Five steps to a financially secure 2014
MONEY can be a major issue for all of us at some stage of our lives. But it doesn't have to be.
If you feel as though it's a constant battle to get ahead, try making 2014 the year you get serious about achieving financial security. Five simple steps can get the ball rolling.
First, set a few realistic objectives for the year - like having $5,000 in a savings account by the end of this year, or paying an extra $50 off your home loan each month. Write your goals down, talk about them with your spouse or partner and make a diary date to review your progress at the mid-year mark.
Next, take action to achieve your objectives. If you're planning to grow savings for instance, organise a regular automatic funds transfer from your everyday account into a separate savings account. If you're hoping to grow some superannuation savings, talk to the boss about salary sacrificing. The main thing is to make it is easy as possible to make your goals a reality.
Step three is to budget and take control of your money. You will only achieve your objectives by spending less than you earn, and budgeting - leading to saving, is a vital part of that process. There are plenty of mobile apps to help with budgeting, or check out the online budget planner on the government's MoneySmart website (www.moneysmart.gov.au)
Step four is making a commitment to shopping around - and I don't just mean at the supermarket. I am often amazed just how much money you can save by spending a little while getting a few different quotes. Each time you receive an insurance renewal notice for example, spend a few minutes checking how the premiums stack up against other providers. Slicing just a few dollars off the cost of your main financial products throughout 2014 can add up to big savings over the course of the year.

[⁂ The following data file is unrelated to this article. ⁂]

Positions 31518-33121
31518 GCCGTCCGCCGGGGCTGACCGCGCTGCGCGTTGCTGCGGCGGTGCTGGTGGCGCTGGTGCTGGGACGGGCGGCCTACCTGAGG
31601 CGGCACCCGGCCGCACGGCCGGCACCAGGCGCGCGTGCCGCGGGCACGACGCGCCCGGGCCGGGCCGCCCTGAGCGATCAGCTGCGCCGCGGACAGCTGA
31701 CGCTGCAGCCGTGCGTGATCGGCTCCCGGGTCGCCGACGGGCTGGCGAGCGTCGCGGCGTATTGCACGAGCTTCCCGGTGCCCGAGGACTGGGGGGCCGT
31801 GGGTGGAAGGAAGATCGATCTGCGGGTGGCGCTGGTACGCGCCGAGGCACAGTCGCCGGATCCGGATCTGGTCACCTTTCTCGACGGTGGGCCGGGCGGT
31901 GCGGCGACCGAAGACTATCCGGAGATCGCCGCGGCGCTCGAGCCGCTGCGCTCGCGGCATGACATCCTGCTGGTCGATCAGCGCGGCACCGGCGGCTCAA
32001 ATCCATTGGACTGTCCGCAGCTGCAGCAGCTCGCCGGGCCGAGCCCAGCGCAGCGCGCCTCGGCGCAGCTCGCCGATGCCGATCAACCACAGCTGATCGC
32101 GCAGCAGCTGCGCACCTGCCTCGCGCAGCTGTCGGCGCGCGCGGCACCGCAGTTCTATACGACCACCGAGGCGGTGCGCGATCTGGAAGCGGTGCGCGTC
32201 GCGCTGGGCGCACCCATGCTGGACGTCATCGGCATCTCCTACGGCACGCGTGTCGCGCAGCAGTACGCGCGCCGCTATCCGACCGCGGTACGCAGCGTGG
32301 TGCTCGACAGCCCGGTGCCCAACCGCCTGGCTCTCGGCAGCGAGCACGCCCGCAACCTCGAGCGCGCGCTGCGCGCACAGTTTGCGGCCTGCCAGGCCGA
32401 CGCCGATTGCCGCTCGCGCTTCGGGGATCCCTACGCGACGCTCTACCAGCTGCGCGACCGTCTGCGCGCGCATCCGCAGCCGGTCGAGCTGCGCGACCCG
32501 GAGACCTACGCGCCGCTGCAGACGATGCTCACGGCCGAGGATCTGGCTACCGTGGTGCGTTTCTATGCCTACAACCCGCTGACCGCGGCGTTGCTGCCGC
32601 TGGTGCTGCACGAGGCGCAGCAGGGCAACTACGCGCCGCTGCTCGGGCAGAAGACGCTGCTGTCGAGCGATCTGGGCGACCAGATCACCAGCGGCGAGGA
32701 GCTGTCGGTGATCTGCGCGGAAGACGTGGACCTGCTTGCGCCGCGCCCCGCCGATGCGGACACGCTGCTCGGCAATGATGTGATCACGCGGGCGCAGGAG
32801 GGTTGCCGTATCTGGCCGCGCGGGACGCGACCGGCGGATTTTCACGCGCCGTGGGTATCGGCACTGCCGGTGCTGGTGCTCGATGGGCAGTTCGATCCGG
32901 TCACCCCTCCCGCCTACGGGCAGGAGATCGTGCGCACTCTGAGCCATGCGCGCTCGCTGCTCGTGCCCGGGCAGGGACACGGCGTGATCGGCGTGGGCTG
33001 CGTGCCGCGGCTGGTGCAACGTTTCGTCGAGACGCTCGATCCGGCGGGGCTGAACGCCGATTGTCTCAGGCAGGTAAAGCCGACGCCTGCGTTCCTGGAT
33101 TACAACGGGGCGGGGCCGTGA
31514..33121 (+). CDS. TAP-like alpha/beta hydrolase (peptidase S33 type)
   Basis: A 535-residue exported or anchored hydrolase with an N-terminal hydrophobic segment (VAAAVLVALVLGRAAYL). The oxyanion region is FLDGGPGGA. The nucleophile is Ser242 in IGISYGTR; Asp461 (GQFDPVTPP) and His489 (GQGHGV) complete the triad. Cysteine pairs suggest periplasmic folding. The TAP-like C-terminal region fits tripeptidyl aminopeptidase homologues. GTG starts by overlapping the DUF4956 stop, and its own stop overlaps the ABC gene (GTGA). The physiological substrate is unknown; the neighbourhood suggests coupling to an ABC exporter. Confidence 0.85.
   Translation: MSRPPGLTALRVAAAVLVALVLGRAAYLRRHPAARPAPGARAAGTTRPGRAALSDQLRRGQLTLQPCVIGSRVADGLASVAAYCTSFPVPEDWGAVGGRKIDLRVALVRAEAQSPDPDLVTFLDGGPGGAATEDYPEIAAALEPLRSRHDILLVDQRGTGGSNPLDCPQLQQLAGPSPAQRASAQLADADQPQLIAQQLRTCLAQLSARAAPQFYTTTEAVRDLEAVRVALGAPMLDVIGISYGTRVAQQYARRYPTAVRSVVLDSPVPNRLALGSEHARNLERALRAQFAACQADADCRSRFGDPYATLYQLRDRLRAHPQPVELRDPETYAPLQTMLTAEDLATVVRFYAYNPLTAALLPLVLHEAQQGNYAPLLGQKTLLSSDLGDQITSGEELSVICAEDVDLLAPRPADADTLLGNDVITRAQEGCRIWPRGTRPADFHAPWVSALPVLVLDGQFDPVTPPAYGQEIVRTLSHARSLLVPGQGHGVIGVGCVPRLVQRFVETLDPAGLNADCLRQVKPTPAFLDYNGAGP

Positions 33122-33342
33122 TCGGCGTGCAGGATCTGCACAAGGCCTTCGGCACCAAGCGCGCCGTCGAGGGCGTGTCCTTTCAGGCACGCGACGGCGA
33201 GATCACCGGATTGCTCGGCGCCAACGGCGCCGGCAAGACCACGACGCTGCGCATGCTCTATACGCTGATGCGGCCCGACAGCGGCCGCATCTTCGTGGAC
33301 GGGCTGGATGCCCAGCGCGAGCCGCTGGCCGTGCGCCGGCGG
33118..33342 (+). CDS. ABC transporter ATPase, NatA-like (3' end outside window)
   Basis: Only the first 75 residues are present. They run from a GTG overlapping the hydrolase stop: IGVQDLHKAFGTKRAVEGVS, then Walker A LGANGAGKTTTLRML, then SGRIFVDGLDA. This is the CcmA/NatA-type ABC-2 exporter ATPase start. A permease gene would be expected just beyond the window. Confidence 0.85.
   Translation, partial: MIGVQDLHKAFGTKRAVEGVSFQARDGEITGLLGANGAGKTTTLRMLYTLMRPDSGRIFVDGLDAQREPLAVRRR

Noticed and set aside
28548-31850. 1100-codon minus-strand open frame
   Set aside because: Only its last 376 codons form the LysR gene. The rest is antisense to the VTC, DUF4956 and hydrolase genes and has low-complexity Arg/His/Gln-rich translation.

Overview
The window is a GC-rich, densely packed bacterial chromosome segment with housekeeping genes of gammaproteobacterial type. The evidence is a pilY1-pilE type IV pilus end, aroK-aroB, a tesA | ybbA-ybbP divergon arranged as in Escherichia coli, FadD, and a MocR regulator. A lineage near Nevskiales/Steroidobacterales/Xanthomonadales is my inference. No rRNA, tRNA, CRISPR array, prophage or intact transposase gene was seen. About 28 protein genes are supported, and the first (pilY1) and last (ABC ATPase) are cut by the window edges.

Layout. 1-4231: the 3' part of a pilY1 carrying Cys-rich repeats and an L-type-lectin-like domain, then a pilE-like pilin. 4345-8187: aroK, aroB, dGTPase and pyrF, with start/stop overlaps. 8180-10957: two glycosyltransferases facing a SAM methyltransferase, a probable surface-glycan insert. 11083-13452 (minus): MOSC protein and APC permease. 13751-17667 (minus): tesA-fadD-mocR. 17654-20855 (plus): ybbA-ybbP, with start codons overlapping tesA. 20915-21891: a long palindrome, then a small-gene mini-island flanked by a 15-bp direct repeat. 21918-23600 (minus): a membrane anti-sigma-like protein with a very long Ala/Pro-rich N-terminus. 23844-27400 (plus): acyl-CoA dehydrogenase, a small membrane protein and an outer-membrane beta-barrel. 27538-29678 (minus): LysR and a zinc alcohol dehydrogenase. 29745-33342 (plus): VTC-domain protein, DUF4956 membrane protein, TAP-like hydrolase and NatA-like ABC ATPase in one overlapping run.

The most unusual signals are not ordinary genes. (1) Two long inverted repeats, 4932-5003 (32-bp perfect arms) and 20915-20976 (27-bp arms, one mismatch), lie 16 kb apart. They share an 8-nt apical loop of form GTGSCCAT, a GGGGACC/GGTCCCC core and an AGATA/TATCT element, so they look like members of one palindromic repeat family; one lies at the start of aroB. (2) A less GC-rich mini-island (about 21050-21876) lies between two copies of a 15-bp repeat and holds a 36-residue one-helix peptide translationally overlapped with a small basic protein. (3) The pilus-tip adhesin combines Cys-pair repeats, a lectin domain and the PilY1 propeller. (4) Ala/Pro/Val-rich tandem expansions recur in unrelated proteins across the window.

Step five is to start seeing yourself as an investor not just a saver. As a nation, we have a lot of cash tucked away in savings accounts and term deposits. That's a good thing but these low risk, low return investments don't provide capital growth, and that's an essential aspect of growing wealth over time.
If you have some spare cash, consider investing in some shares, or invest indirectly through a managed share fund. Be prepared to hold onto your investment for the long term and let the shares do the hard work for you as they rise in value over time.
You can plan to build wealth yourself, and you don't need to be a rocket scientist to do it. But if you're unsure about where to start or you'd like the support of an expert, think about seeking professional financial advice in 2014. I know there are some shonks out there who want to separate you from your money but there is also a growing number of excellent advisors who can get you started - and help you stay on track, with the goal of becoming financially independent.
Paul Clitheroe is a founding director of financial planning firm ipac, Chairman of the Australian Government Financial Literacy Board and chief commentator for Money Magazine.